1. Copy across the ca.crt file, the vmx cert and the vmx key across to /var/tmp. Repeat the below for each file.
scp <source> <user>
  1. Configure the PKI service with basic attributes. I use JTI as a basic identifier primarily because the purpose of this for my personal use is the telemetry interface.
set security pki ca-profile JTI ca-identity JTI

We also need to run an operational command to load up the CA cert.

request security pki ca-certificate load ca-profile JTI filename /var/tmp/ca.crt

This loads the certificate file.

  1. Configure the certificate certification-authority.
set security certificates certification-authority JTI ca-name JTI
  1. Load in the device specific PEM certificate.
set security certificates local load-key-file /var/tmp/
  1. Configure gRPC and SSL
set system services extension-service request-response grpc ssl port 32767
set system services extension-service request-response grpc ssl local-certificate
set system services extension-service request-response grpc ssl mutual-authentication certificate-authority JTI
set system services extension-service request-response grpc ssl mutual-authentication client-certificate-request require-certificate

Once you’ve committed those changes and no errors have been returned, you can move to the test phase.


Note, I did this on an 18.1 vMX. Check for compatibility with gNMI over gRPC

They always say the taste of the pudding is in the eating, so let’s give this a whirl and make sure our configuration works!

I’m going to use one of my testlet applications which is written in Go. This particular testlet does a “get” over gRPC using gNMI.

You can follow along here. Open a directory of your choosing and clone the test client. There are three binaries prebuilt. One for Linux, one for OSX and one for Junos itself. I’m running on OSX, so will use the OSX binary.

For ease, also create a directory where you will place the ca.crt, client.crt and client.key. In our case, the client.* are the files respectively. I copied them and changed their name. See below to confirm naming.

# Copy these files in to this directory 
# ca.crt,,

git clone
mkdir PKI

# Change the name of fhe files respectively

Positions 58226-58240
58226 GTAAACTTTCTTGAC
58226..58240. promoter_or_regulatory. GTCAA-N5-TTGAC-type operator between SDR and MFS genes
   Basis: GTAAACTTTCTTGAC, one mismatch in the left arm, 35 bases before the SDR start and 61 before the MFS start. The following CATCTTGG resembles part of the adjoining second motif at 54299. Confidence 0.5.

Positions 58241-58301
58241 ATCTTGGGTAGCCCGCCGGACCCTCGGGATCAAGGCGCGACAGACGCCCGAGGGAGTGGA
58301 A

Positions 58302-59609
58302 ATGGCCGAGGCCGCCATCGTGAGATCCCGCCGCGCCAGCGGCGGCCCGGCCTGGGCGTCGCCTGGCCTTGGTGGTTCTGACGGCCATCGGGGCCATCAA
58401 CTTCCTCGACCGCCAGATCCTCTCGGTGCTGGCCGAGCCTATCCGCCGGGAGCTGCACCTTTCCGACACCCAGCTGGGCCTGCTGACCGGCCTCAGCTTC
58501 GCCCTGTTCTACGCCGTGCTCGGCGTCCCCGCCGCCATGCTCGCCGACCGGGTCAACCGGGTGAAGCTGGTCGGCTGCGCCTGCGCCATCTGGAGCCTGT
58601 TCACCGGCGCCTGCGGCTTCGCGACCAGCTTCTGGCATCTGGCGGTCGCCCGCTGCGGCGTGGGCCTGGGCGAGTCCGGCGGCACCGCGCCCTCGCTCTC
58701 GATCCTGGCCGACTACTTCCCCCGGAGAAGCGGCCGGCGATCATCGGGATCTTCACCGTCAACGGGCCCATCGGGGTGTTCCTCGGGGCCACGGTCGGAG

mv client.crt
mv client.key
mv ca.crt client.crt client.key PKI

# Next let&apos;s fire the app up with user JET and our directory with certificates.
./junos-gnmi-testclient-osx-0.1 -certdir PKI -host -port 32767 -resource /system -user jet

If everything went well, this is what you should expect to see.

2018/05/23 17:27:31 -----------------------------------
2018/05/23 17:27:31 Junos gNMI Configuration Test Tool
2018/05/23 17:27:31 -----------------------------------
2018/05/23 17:27:31 Run the app with -h for options

Enter Password:
----- VERSION -----
----- GET DATA -----
{"root-authentication": {"encrypted-password": "$6$B7o0BPac$bt7vWsuxLa9BF9z2g3k6SS07KlWbT09nFCfHUeeGt18fXLOfJIGd9Cu1LQbNbFJ1RhEsDYhKPKQDc7Pjyn/RX0"}, "syslog": {"user": [{"name": "*", "contents": [{"name": "any", "emergency": [null]}]}], "file": [{"name": "messages", "contents": [{"name": "any", "notice": [null]}, {"name": "authorization", "info": [null]}]}, {"name": "interactive-commands", "contents": [{"name": "interactive-commands", "any": [null]}]}]}, "login": {"user": [{"authentication": {"encrypted-password": "$6$aPG7qJg6$WpN9gk2FUtdKd.U3RA..gQDB7kZsgaQQgZBDDxQmcter/hfu0bvhiLDtWMrAJlloiz9eqKtmSCIbTGr1Lsn.T1"}, "name": "jet", "uid": 2000, "class": "super-user"}]}, "services": {"ssh": {"root-login": "allow"}, "extension-service": {"request-response": {"grpc": {"ssl": {"port": 32767, "mutual-authentication": {"certificate-authority": "JTI", "client-certificate-request": "require-certificate"}, "local-certificate": [""]}}}, "notification": {"port": 1883, "allow-clients": {"address": [""]}}}}, "processes": {"dhcp-service": {"traceoptions": {"file": {"filename": "dhcp_logfile", "size": "10m"}, "level": "all", "flag": [{"name": "all"}]}}}}


So there you have it. We’ve created a self-signed CA cert, issued certificates to both a vMX and an application and tested it.

Sure, there are much more complex ways of doing certificate management like a full blown PKI system. Junos is reasonably feature rich for this kind of thing and it’s only a short Google away.

Hope this was useful. Any errata or comments, please leave comments.


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  • Tags: SSL
  • Categories: SSL